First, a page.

Dean 'Sorry' For Flag Flap

Democratic presidential hopeful former Vermont Gov. Howard Dean answers a question during a candidate debate Thursday, Sept. 25, 2003, at Pace University in New York.
Being a presidential candidate sometimes means having to say you're sorry.

Under pressure from friends and foes alike, Howard Dean apologized Wednesday for urging Democrats to court Southern whites who display Confederate flags on their pickup trucks.

"We do want to reach out to Southern white voters, but we don't want to do it at the expense of African-American voters," Dean told CBS News Correspondent Dan Raviv.

"I shouldn't have used the symbol of the Confederate flag, because it's a very divisive symbol, and a great many Americans see it as a racial symbol that stands for slavery and injustice," Dean said. "It would've been better if I hadn't have used that."

Dean had already expressed similar sentiments in a call to presidential rival Al Sharpton, a black activist from New York. He also had talked to several party leaders, including former President Jimmy Carter, during one of the most tumultuous days of his front-running campaign.

He hoped to put to rest a controversy that grew since last week, when he told a newspaper that he wanted to be "the candidate for guys with Confederate flags in their pickup trucks." Defending his moderate gun control policies, the former Vermont governor said, "We can't beat George Bush unless we appeal to a broad cross-section of Democrats."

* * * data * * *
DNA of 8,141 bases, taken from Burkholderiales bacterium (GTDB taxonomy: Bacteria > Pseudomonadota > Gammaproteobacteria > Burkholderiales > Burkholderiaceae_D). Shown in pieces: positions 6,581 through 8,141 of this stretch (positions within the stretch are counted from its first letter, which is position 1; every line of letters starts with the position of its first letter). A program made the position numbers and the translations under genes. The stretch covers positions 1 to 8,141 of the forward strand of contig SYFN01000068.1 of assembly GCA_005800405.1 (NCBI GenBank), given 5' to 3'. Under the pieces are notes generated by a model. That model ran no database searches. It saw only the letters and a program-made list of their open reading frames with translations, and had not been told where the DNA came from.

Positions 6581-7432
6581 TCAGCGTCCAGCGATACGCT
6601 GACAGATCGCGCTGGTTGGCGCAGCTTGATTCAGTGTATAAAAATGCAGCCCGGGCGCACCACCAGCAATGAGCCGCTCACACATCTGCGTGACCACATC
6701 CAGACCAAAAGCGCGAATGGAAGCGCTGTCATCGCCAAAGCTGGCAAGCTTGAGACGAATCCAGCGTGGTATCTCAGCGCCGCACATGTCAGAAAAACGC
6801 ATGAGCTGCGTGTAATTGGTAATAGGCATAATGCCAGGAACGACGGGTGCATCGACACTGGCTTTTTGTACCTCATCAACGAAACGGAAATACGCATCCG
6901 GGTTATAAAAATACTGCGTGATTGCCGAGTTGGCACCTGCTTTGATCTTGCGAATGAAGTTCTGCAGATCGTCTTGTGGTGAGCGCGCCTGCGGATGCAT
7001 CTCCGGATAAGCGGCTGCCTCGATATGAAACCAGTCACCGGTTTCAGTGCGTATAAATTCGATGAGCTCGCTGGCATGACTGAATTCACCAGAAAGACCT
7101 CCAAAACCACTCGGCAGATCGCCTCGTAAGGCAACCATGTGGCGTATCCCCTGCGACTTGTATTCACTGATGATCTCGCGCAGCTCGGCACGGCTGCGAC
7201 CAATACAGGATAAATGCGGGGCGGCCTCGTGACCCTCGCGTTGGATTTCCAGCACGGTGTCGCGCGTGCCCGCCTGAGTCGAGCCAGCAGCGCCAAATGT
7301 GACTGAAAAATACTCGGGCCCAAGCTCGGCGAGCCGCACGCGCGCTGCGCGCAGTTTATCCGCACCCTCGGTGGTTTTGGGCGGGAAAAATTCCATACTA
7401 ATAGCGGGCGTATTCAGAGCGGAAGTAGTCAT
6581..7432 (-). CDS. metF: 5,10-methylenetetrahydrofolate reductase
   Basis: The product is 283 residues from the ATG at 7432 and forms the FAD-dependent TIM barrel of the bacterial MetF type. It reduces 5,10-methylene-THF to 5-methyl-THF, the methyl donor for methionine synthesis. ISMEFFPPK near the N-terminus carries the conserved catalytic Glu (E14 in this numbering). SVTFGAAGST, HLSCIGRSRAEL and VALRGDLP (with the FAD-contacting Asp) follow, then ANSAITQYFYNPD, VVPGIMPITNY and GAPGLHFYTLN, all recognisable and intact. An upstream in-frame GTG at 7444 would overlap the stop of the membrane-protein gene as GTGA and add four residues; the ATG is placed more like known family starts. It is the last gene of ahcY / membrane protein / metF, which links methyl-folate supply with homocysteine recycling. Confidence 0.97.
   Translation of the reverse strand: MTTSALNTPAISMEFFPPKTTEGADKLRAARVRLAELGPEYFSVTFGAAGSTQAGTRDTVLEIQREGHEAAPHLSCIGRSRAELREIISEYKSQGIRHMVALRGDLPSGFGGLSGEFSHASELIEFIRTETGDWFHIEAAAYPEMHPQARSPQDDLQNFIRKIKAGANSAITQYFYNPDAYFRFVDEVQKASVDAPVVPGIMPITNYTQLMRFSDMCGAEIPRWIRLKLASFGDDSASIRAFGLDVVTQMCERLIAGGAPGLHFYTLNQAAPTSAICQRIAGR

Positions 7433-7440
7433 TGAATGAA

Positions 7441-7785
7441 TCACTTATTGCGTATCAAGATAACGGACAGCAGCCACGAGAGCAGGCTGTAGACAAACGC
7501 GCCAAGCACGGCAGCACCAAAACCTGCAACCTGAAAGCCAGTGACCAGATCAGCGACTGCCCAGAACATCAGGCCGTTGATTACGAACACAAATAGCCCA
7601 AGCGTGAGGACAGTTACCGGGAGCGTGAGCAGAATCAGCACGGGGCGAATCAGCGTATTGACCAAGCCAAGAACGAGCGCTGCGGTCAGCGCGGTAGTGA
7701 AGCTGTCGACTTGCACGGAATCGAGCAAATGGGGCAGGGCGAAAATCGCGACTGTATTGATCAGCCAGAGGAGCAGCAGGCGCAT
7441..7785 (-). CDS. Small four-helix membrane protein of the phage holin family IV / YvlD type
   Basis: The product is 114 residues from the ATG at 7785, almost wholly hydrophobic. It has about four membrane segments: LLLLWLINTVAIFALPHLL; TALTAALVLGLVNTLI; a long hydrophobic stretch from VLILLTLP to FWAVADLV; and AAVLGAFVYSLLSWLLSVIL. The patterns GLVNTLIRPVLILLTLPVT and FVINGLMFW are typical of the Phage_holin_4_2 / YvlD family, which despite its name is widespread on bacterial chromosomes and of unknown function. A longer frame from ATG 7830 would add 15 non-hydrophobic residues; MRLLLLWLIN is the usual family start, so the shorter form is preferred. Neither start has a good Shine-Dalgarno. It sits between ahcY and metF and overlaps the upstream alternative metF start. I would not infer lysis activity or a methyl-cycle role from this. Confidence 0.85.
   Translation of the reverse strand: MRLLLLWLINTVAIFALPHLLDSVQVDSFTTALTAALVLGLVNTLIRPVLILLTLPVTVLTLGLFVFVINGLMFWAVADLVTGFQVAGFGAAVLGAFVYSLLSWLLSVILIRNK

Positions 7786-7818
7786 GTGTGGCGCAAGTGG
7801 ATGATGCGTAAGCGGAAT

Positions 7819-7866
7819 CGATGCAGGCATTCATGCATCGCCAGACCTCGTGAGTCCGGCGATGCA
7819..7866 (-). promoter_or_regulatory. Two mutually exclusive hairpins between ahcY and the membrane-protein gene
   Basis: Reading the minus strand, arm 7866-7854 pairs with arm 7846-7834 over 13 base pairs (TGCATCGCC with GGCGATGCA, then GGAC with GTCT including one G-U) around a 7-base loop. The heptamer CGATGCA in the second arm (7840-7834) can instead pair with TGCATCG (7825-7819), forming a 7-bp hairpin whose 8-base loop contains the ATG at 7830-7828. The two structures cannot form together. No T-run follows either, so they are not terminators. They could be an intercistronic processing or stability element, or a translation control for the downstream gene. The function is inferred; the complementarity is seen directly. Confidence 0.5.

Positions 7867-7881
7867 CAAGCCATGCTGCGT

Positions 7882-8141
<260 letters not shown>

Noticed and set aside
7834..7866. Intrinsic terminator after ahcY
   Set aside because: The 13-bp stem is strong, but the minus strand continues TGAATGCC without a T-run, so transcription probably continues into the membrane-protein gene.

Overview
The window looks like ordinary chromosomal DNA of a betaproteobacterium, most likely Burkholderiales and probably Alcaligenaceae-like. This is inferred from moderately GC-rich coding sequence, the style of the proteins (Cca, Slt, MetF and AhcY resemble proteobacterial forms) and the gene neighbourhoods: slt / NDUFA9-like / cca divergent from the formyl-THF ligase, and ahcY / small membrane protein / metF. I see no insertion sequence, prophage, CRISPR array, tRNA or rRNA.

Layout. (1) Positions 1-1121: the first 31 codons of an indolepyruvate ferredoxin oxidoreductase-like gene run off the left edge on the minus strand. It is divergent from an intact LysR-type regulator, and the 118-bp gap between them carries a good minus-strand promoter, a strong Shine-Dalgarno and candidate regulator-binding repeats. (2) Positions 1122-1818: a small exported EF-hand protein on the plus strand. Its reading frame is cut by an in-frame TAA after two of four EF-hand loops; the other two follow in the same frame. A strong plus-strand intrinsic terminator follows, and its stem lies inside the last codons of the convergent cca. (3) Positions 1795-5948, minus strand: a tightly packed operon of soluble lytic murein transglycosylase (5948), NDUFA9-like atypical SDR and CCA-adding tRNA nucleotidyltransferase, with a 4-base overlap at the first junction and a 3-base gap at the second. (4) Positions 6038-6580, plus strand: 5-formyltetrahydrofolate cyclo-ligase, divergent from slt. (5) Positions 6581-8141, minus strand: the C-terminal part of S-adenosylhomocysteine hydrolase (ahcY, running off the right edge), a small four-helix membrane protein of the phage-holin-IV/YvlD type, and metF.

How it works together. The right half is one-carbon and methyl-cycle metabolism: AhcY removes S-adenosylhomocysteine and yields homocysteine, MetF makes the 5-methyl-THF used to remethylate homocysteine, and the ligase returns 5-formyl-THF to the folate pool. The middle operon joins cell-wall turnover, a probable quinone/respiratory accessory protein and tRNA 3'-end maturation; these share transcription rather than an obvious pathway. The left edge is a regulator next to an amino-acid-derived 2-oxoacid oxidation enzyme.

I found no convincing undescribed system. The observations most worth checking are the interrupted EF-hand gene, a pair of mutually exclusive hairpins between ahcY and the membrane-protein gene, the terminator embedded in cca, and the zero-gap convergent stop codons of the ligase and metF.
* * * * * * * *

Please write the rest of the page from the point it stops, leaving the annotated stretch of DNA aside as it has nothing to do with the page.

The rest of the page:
He refused to apologize during a Tuesday night debate, even to admit a bad choice of words. With pressure building, he conceded Wednesday that his explanation was clumsy.

"If he didn't realize as a candidate for the nomination that his words were poorly chosen and that he should say he was wrong, what does it say about his judgment as the actual nominee?" said Waring Howe Jr., a member of the Democratic National Committee in South Carolina.

The state holds a critical Feb. 3 primary, and at least half of Democratic voters in South Carolina are black.

"It was an idiotic thing to say," said Howe, an uncommitted Democrat who has considered Dean to be one of his top three candidates. "It hurts him with African-American voters who find the Confederate flag offensive and it hurts him with progressive whites like myself who don't like the image he projected of the South."

The Confederate flag was the symbol of the secessionist, slave-holding southern states during the American Civil War from 1861-65.

Even as he apologized, Dean said he stood by his broader point that Democrats must court Southern whites who have voted for Republicans and received nothing in return.

"I am determined to do two things," he said. "One is to talk about race openly. We still have enormous racial problems and racial disparities. And the other is to reach out to Southern white voters, based on their economic interests.

Despite the criticism, Dean could find reason to cheer after a trying day, with late word that he was getting a prized presidential endorsement from the largest union in the AFL-CIO labor federation. The announcement was to come Thursday from the 1.6 million-member Service Employees International Union, among the most racially and ethnically diverse in the labor federation, Democratic campaign sources told the AP.